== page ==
Saturday, 12 September 2009

Review- Batman: Arkham Asylum

I've been awaiting this game for a while, ever since I heard that they were scrapping the idea for a "Batman: The Dark Knight" game. To date I can only think of ONE successful film-to-game adaptation that worked- "Spiderman 2". That game was brilliant, it had everything; free-roaming, sandbox web-slinging that was amazing fun, fighting (although that needed some work) and a story that worked for not only those that had watched the film but also for those that had never seen it, by not solidly following the story of the film. Instead the game decided to not only feature the film's story line, but to include other plots lines by including characters from the cartoons and comics that have never featured in the films (in fact, I played the game before seeing the film and felt the film lacked what the game had... And the Bruce Cambell narration didn't hurt!)

Most people felt that as the focus was entirely on a new game, then final product could fall incredibly short of the standard that "The Dark Knight" had set. These people had clearly never played a computer game in their lives.

Although "The Dark Knight" was a great film, (one of my personal favourites) this game is in a different league. That's not to say it's better or worse, just different... But brilliant never the less.

The game starts as the Dark Knight himself leads the Joker to prison- namely Arkham Asylum, where Gotham's greatest and most psychologically interesting Villains call home. The opening plays much like the recent boom of "Playable Movie" games (to which I have a soft spot for) such as "Metal Gear Solid" or "Call of Duty 4" in which you simply walk alongside joker as he is dragged into the depths of the insane asylum. Along the way you pass a few of the inmates, such as Killer Croc, all of whom swear to "someday soon" wreak vengeance upon Batman.

Once the Joker reaches what he decides to be his final destination, beyond Batman's grasp, he inevitably breaks free and unleashes his insane and ingeniously complex plan onto Arkham- letting loose all of its inhabitants along the way.

The whole game is set on the island of Arkham and it's safe to say that the game designers managed to get a lot of mileage out of this one island. After completing tasks in certain areas you often wind up back tracking later in the game after acquiring new technology and gadgets to access new areas. In most games this would become very tedious very quickly, but in Batman they managed to keep it interesting by adding new enemies in each area or obstacles to over come, forcing you to take new and interesting routes.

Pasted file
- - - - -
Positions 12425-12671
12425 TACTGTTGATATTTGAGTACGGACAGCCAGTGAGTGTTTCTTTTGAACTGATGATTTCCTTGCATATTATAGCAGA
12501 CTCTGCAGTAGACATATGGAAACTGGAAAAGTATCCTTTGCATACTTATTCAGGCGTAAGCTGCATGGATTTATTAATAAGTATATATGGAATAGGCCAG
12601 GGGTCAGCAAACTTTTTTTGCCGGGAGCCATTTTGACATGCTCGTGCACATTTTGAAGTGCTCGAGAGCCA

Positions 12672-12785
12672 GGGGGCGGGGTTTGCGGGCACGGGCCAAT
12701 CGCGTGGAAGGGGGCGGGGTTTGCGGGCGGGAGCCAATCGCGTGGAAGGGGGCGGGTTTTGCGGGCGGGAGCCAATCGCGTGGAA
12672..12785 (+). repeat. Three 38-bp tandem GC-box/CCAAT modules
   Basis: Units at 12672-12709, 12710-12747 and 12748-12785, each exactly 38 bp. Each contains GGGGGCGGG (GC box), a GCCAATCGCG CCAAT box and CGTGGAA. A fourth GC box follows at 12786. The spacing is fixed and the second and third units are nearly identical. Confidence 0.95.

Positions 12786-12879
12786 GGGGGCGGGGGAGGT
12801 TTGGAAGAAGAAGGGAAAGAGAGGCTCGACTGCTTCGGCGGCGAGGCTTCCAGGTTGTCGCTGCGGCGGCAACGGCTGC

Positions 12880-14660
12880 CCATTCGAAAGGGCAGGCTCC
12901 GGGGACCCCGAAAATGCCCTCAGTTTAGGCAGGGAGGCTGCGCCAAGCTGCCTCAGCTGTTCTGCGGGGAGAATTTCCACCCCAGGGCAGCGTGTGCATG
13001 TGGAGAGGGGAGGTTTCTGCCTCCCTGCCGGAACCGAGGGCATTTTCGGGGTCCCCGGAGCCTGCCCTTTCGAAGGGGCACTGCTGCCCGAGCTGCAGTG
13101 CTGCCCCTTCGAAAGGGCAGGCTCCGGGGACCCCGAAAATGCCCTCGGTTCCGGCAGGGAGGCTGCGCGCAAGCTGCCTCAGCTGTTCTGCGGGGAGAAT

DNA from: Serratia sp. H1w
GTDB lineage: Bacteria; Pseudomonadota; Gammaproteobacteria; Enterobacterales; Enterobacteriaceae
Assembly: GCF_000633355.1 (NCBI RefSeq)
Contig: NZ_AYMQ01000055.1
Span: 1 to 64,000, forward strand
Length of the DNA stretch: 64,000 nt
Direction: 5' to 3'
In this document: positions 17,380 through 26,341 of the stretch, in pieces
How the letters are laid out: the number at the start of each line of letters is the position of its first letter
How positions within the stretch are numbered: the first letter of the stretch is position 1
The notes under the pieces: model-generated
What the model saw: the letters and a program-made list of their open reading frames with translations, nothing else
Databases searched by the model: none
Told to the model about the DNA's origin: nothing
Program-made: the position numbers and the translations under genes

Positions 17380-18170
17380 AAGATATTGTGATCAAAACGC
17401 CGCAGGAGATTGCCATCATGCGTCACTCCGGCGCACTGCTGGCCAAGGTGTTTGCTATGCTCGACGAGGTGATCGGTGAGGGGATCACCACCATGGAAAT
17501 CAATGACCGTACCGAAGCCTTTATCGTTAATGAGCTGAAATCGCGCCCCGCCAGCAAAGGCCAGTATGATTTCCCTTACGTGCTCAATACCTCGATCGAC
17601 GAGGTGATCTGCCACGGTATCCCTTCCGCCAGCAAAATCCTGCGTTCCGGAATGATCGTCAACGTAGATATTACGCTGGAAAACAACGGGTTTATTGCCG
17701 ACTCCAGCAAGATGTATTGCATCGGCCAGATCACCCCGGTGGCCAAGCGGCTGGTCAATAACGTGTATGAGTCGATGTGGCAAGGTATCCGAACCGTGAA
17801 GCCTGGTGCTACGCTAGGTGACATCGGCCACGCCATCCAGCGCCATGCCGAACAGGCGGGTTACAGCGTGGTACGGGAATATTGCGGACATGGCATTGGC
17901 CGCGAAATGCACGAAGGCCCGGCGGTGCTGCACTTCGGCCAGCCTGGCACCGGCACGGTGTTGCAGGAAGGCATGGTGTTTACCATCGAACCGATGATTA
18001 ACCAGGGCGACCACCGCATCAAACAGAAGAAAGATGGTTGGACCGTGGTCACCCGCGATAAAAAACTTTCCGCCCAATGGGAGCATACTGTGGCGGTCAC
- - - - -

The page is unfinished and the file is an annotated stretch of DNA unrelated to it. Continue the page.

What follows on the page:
A good example of this is at one point in the game Poison Ivy escapes and the island becomes overgrown with deadly pant life. A building that you had previously cleared of Jokers goons was now filled with leafy obstacles, with the floor covered in poisonous red gas, forcing you to find new ways across each room.

One thing that that I really liked about the game was how well it has been placed within the "Batman Universe". There is a real sense that this game takes place in a mere snippet from Batman's (and for that matter, Gotham's) life, constantly suggesting that things have happened before the game and will continue after the game has ended. The game also tilts its hat to many of Gotham's most notorious Super Villains- from famous film foes such as Mr. Freeze and Two Face, to the more obscure, perhaps unheard of bad guys like Humpty-Dumpty and Prometheus. This was done in a variety of ways, from dotting memorabilia from the villains around in display cases (such as the Penguins umbrellas and the Cats claws and goggles) to newspaper clippings on notice boards and in some cases stumbling across their prison cells (in one instance you battle several foes at once, right next to a holding cell surrounded in ice...) Another nice touch was including unlockable biographies for Gotham's most notorious criminals, as a non-Batman fan-boy it was great to learn a bit more about these imaginative criminals.

Throughout the game Batman is treated to a sort of running commentary from the Joker via the security speaker system. When I first heard about this I thought that it could get slightly tedious after a while, but it's safe to say- it doesn't. Mark Hamill does an exceptional job voicing the Clown Prince of Darkness, I even found myself hanging around areas just to hear what he had to say!

But Joker isn't the only Super Villain to talk to Batman, the Riddler makes an interesting cameo, adding an on-going puzzle solving element to the game. Not far into the game the Riddler starts communicating to you in similar ways to the Joker, giving you lists of riddles to solve and hidden items to find in each location. These puzzles and collectibles aren't necessary to completing the story, but I found them incredibly fun. I often spent hours in certain locations hunting down each puzzle, determined to solve them all before progressing to the next area, long before realising that most puzzles can only be solved later in the game after acquiring the right equipment. This really played well into Batman's character building, which at first you wouldn't think about because, lets face it- he's Batman, every knows him! But what the films often gloss over is that he isn't a super human fighter, deep down he's simply a detective- and a damn good one at that.